The company targeted sales of its products to the “progressive domestic,” a younger,professionally-employed, female-skewed customer. This customer tends to view home as are fuge, thus spending short periods of time cleaning different surfaces in the home on several days during the week as needed. Method labeled this approach “Hip Not Hippie,” in order to differentiate between the company’s target market and the historically traditional customer who was believed to engage in bi-monthly house-wide cleaning efforts.Based on the notion of the home as a refuge, Ryan and Lowry believed that their customers could be excited about the prospect of cleaning their homes. They further believed that it was the onus of the product – and brand – to help create this excitement. As Ryan put it:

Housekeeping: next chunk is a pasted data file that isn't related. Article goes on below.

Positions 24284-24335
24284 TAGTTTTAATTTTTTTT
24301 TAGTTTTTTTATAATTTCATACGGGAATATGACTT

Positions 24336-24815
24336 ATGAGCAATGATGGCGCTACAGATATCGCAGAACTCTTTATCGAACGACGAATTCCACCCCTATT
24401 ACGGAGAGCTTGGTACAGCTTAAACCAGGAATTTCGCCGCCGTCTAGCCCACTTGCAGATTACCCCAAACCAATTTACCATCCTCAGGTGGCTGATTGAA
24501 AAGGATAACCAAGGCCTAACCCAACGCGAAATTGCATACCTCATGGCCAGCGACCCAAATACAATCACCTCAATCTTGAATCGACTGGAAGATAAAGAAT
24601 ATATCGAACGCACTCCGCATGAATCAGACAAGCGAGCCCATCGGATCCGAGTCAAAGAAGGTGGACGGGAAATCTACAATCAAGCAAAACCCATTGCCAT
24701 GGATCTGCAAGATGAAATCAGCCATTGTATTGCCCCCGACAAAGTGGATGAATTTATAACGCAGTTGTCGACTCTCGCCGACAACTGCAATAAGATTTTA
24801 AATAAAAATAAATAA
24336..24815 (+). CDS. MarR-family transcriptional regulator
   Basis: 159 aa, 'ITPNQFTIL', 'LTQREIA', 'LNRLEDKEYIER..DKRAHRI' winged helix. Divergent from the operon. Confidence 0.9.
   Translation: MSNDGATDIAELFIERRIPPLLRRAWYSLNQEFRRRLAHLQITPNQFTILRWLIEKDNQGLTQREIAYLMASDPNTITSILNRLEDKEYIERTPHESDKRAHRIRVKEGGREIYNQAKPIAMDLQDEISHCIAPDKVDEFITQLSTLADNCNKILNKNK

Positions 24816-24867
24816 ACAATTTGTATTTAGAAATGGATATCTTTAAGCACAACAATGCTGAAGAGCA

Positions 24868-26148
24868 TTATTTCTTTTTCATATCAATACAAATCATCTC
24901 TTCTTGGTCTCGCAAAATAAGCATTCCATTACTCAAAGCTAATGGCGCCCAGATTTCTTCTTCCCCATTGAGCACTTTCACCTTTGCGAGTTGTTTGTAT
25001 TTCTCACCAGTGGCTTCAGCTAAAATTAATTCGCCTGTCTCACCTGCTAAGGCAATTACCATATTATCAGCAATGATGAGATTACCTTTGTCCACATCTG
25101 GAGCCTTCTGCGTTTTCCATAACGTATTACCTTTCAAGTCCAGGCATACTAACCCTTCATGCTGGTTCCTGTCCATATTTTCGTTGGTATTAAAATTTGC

The category talks about cleaning as a chore. But there are a lot of people out there for whom cleaning is an enjoyable act. I thought: What if Nike talked about jogging as a chore, something you needed to get done with as quickly as possible?
Because the development of safer and more environmentally friendly products would take a good deal of investment, the company knew it was taking a risk. To help mitigate this risk, Method elected to price at a 15-20% premium relative to competitors. This premium reflected the company’s comparatively higher input costs and per-unit distribution charges.